Knowing the Alternatives
Medical bills are one of the leading causes of bankruptcy, making it imperative for many individuals to find savings on health insurance. As “plans” with jaw-dropping rates pop up, clients will come to their financial advisors asking about these great deals. These “deals” are offered by associations and are based on the hope of cost sharing within communities who share their “values” when approving the cost of medical care options. Unfortunately, because cost-sharing companies and associated health plans operate outside of the Affordable Care Act (ACA), patients are left to deal with companies that might take their money, deny coverage, and close their business.
Companies offering cost-sharing plans have been a particular cause of concern. As more people opt to join cost-sharing companies instead of buying primary insurance, there is a greater need for oversight. Retroactively holding these companies accountable is practically impossible because they are not “health insurance plans.” The loophole of not offering a health insurance plan attempts to protect these secondary supplements from regulation.
There are no definitive protections for the people who sell the plans as brokers or for purchasers. Attempts at regulating these offerings are fast in the making, as a 2017 Executive Order opened the market to associated health options. Complaints of denials have already started to pile up as customers do not understand their ability to appeal. States including Texas, Maryland, and Missouri have already taken swift action to stop these cost-sharing companies from selling plans in their states.
The author’s company, Medwise Insurance Advocacy, has negotiated with cost-sharing companies for more than 10 years. Plans with exceptions and unique clauses that could deny care were common prior to the ACA. Having to negotiate medical bills is nothing new in the industry. However, the volume of unscrupulous cost-sharing companies is getting hard to fight against and clients need to be on alert.
Disreputable companies are stopped when their license to do business in the state is revoked or prohibited. Regulating the professionals who directly sell them through advertising practices is also a stop-gap measure. Knowing what these companies are offering and their limitations helps clients understand the long-term financial burdens that may arise from not doing proper due diligence before signing up for “new” health options. Brokers who sell these coverage options could hurt long-term customer relations and be caught in compromising situations, as Aliera and similar companies are no longer licensed to do business in the state.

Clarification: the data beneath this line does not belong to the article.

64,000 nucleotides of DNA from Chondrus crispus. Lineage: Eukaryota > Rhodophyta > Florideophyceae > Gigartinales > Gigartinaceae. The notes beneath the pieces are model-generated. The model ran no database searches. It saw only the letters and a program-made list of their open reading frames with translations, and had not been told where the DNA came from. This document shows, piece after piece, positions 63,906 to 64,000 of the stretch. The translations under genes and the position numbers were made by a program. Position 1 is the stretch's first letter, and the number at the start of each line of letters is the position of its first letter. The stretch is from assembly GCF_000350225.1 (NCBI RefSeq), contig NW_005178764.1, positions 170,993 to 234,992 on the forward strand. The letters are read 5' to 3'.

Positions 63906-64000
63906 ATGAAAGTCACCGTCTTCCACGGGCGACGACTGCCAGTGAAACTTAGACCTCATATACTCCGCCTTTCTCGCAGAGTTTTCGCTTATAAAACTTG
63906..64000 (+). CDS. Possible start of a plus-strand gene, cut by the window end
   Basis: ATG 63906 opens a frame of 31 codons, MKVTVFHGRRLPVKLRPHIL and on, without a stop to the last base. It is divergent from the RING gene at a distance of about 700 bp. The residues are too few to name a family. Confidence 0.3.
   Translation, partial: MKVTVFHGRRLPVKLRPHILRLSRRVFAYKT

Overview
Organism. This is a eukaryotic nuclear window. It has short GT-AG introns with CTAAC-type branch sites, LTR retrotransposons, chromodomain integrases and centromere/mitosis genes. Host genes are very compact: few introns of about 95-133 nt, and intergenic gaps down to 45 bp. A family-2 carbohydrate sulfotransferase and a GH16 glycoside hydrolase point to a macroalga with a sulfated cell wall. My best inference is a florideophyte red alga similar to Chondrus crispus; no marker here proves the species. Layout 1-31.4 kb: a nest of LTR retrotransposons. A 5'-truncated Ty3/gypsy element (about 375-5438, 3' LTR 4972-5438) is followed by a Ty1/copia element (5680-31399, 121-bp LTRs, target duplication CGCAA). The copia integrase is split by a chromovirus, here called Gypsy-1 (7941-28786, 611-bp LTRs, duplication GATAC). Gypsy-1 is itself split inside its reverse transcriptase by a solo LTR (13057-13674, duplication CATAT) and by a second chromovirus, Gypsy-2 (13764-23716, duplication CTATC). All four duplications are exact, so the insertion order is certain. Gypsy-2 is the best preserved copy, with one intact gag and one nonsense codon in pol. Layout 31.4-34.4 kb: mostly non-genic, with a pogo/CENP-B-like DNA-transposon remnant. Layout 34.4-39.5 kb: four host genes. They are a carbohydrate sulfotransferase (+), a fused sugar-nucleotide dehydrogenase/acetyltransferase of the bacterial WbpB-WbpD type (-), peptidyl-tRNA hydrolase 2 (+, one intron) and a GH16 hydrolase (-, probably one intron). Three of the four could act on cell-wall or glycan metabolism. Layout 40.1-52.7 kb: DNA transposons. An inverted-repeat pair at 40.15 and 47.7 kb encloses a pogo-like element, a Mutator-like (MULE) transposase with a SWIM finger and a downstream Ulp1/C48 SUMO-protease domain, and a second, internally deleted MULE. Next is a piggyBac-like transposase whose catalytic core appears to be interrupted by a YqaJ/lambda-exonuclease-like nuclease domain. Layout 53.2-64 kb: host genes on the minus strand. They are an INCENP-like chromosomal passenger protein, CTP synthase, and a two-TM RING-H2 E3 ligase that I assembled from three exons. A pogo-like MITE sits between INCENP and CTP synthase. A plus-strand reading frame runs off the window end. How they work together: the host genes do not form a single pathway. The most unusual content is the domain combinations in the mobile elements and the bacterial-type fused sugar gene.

A recent case the author was involved with involved a standard medically necessary procedure that was denied by a faith-based cost-sharing association. The patient was using the “plan” as the primary insurance; when medical bills became costly, however, payment for care was denied. A clear cause for concern in holding the company accountable was the lack of jurisdictional oversight and the contracts signed between the client and company. The company was registered in one state, operating out of another state, and then being sold and used in yet another state.
These companies regulate themselves, and when a person receives a denial for care the recourse is to appeal to the company directly. States cannot force coverage, contracts are generally upheld, and mediation/arbitration is usually used to settle issues. It is imperative for consumers to read the fine print to know the details of each membership. Each company offer comes with its own unique set of stipulations for care.
Examples of cost-sharing companies include Christian Healthcare Ministries, Altura Health Share, Christian Healthcare Sharing, Aliera Healthcare, Medi-Share, OneShare Health, MEC HP3, Agentra, and Samaritan Ministries. Some have revenues in the millions and others have quickly closed. For example, Christian Healthcare Ministries reported more than $444 million in revenue on their 2018 taxes. Trinity and Aliera, however, is a single company that was started in Atlanta; already, its business license has been revoked in some states. Liberty HealthShare has been served 155 complaints with the Better Business Bureau, and Cathedral is no longer in business.
When patients rely on cost-sharing companies and associated health plans, they quickly realize that coverage is limited; it becomes the patient’s responsibility to negotiate with the provider. Providers are now asking for a personal credit card to be on file because they know that being paid by those companies is unlikely. Once a bill is paid, especially by an authorized third-party credit line, negotiating bills with providers to lower costs can be impossible. CPA financial planners can help by proactively discussing health plans and cost-sharing plans with clients and reviewing their benefits and limitations.